Environmental Factors and the Mesoamerican Barrier Reef
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Environmental Factors and the Mesoamerican Barrier Reef: threats and protections
Environmental Factors and the Mesoamerican Barrier ReefLooking at Global Warming and fishing: outlining the threats they both pose on the survival of coral as well as its surrounding organisms and environment in the Mesoamerican Barrier Reef, and efforts that are being done to save it!By Tori Jelilyan
Global Warming and Climate Change: Rising temperaturesIncrease coral bleaching (in terms of both frequency and strength), see following slidesGreater amounts of diseases (in both corals and fish), as corals are weakened by the increase in temperature and become more susceptible to diseaseAlgal blooms (due to more favourable conditions for algal growth; commonly resulting in deoxygenated waters)Reduced strength of marine currents (which are responsible for distributing heat around the planet, therefore disturbing coral reefs)MortalityGlobal Warming and Climate Change: Coral BleachingThe process caused by usually a combination of:rising water temperatures over a short period of time(from global warming), bright sunlight, increased exposure to ultraviolet light radiation,flooding, exposures to chemicals or diseases, sediments (like sand) covering the coral, and/or excess nutrients (like ammonia) entering the reef and inhibiting photosynthetic reactions (responsible for converting carbon dioxide into sugars) which results in products building up and poisoning the zooxanthellae: unicellular dinoflagellate plants, most often found as plankton, that live in the tissues of animals; including reef building corals. They posess mutualistic (or symbiotic) relationships with these corals: the corals provide a protective environment (a calcium carbonate skeleton) where photosynthesis can occur, which in return produces food for the coral. There are many different varieties of zooxanthellae to ensure adaption to different conditions are possible.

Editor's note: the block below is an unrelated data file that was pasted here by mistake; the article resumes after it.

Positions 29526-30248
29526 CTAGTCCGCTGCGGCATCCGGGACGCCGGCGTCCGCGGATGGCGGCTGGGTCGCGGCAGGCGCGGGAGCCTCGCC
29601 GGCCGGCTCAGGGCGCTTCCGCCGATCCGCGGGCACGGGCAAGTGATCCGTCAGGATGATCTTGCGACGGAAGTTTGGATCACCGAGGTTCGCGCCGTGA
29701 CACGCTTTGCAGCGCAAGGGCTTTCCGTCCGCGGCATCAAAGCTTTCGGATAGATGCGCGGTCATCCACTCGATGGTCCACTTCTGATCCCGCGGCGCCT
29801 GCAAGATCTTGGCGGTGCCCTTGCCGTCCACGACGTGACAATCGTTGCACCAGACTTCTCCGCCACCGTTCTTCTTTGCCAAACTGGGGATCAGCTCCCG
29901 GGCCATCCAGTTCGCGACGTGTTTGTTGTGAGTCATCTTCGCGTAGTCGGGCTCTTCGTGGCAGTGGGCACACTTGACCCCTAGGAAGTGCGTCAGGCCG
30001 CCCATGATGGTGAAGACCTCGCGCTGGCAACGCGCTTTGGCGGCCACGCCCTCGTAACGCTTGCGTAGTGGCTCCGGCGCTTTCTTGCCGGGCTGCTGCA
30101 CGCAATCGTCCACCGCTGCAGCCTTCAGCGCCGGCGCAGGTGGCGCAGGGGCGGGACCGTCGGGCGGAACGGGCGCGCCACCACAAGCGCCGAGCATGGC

Tissues of corals, packed with small algae called zooxanthellaePhoto by Michael ten Lohuis. Global Warming and Climate Change: Coral BleachingWhen corals bleach, their body tissues become transparent, appearing white. At this point, the corals are in starvation mode (as they are without the zooxanthellae) and can result in weakening, being more susceptible to disease and possibly dieing from stress.This results in threatening not only the corals but also the species that depend on them: over 500 species of fish, the mammoth whale shark, endangered salt water crocodiles, and many more.Some corals can survive and restore their health with new zooxanthellae or regenerate from deep tissues The zooxanthellae can migrate from bleached corals on their own, be evicted by the corals themselves, or die within the coral.